There are few spots and many applicants. Each country within the Fulbright program has a different amount of resources available for grantees. The Mexican 2018 generation, which I’m proud to belong to, is made of 52 grantees. Luckily, the grants are distributed among a variety of disciplines. In Mexico it is rare that important grants are given for arts and culture. So, for me getting the grant is a double privilege. I feel truly honored to be a part of the Fulbright community.
Tell us about your experience as a student in ARAD and at TC and how the Fulbright fellowship made it possible.
Fulbright was a crucial part of my experience in ARAD, TC, and Columbia. As an international student, I knew that I had to make the most of my short stay in NYC. As a Fulbrighter, I knew that I had to learn as much as I could to take with me to address pressing issues I observe in my country to make it a better place for all.
So, while I took on as many activities, attended conferences and sat in as many classes as I could, I really tried to focus on learning from the people around me. I believe this is a big part of my wonderful ARAD experience. This program would not have been the same without the group of people I was honored to study with. I remember at orientation when Dr. Lena mentioned that each of us had been selected to be part of the 2020 cohort for a particular reason. I was curious about that, and I tried to get to know each person in the cohort as much as I could. Understanding their strengths and previous experiences showed me each particular perspective they had and taught me valuable lessons about the arts, what culture can be, where we can have an impact as arts administrators, about the United States, about social justice and about me. We all had something to teach each other. One of the biggest lessons, and a difficult one to practice, was to be humble and listen.
Learning to listen across different cultures and life experiences exponentially grew with my experience as a student at TC and Columbia. As an arts administration graduate student I wanted to diversify the sources of my education, so I took classes in Art History, Non-Profit Management, Education Policy, Organization and Leadership, Law School and Art Education. I particularly enjoyed being a part of the Theater of Change, a Law School course led by Susan Sturm that uses artistry to engage in social change, particularly the social justice system in the US. I used this course to learn mostly about how to structure a constructive dialogue between arts, culture, law and policy, disciplines that seem unrelated at first, but that have a lot to do for each other.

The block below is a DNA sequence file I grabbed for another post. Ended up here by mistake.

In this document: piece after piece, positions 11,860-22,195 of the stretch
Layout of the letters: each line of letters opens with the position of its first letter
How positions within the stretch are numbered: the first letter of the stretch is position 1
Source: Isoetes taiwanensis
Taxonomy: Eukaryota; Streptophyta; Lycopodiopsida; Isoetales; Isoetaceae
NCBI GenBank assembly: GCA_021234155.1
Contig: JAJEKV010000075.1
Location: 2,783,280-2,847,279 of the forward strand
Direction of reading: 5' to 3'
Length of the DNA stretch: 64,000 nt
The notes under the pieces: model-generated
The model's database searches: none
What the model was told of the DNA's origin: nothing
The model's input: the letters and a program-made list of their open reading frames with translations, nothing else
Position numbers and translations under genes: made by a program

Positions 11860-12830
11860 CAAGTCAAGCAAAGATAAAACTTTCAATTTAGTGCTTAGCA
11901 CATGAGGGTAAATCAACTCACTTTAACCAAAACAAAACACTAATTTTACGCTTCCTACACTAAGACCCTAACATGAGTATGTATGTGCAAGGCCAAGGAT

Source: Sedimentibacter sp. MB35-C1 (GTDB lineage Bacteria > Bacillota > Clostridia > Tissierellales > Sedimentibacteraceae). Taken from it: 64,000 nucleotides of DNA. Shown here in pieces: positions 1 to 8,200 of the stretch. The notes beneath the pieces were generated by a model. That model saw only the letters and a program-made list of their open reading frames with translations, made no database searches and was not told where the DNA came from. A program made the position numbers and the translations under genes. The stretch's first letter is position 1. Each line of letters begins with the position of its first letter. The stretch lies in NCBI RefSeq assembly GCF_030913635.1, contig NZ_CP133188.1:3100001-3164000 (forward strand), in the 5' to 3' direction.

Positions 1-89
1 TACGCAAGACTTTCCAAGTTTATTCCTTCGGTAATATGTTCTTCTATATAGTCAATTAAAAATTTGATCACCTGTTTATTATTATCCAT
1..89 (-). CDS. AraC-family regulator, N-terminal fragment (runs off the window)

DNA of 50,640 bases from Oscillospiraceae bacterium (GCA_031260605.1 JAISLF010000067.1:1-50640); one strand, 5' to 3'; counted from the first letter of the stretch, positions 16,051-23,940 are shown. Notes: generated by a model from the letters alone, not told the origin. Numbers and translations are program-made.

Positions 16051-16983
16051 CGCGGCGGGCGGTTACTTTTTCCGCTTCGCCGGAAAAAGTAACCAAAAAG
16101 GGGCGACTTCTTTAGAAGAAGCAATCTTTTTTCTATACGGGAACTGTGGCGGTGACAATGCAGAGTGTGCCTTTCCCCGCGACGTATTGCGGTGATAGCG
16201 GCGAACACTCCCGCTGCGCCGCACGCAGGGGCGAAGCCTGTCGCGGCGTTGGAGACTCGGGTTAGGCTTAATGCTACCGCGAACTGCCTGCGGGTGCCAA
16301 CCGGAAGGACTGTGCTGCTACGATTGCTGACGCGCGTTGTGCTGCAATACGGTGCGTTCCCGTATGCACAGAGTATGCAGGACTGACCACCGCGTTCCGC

I believe that studying in the ARAD program at TC as a Fulbrighter meant that I had to participate and absorb as much as I could to become a more effective arts professional in my country. Being a part of Fulbright also allowed me to talk to people in different fields and learn from their perspectives on arts and culture, and how vital they consider them to be in our world. I believe this inspired me to look outside my program and interests to explore and push the boundaries of my mind.
Was it the Fulbright fellowship that allowed you to move to New York? How has it been living here during this time?
Definitely! Without Fulbright I would not have been able to fund my life in New York nor the program.
Fulbright opened the doors to NYC and always enriched my experience of the city and the US through the programming they put together for us. New York City brings so many people together that it was always exhilarating to participate in Fulbright programs. Through this I was able to hear from incredible executives at Thomson Reuters, UBS and Credit Suisse, country singers, music entrepreneurs, former Fulbrighters, PhD and Masters students from all over the world.
Living in New York has been incredible. I truly consider the city a big part of my learning process in the ARAD program, and personal growth.
What advice do you have for future applicants?
Start early; research all the possible programs you might be interested in and the professors; and create a budget that takes into account at least three years of inflation. Read a lot on the Fulbright program, learn their values and honestly approach them from your own personal experience and what you would like to learn. I would also suggest having two or three other funding options.
Lastly, remember this is not a quick process. It is long and it will be exhausting at times but it’s worth every second spent on it.
6. Anything additional you would like to add/share?
I would really like to thank the Fulbright program for supporting me and offering such breadth of experiences. Additionally, Conacyt-Finba who was also crucial to my ability to be part of this program, and the Office of International Students & Scholars for helping me with a TC scholarship.
I am also grateful to my 2020 ARAD cohort, the professors, and administrative staff for their lessons and support throughout the two years in this program.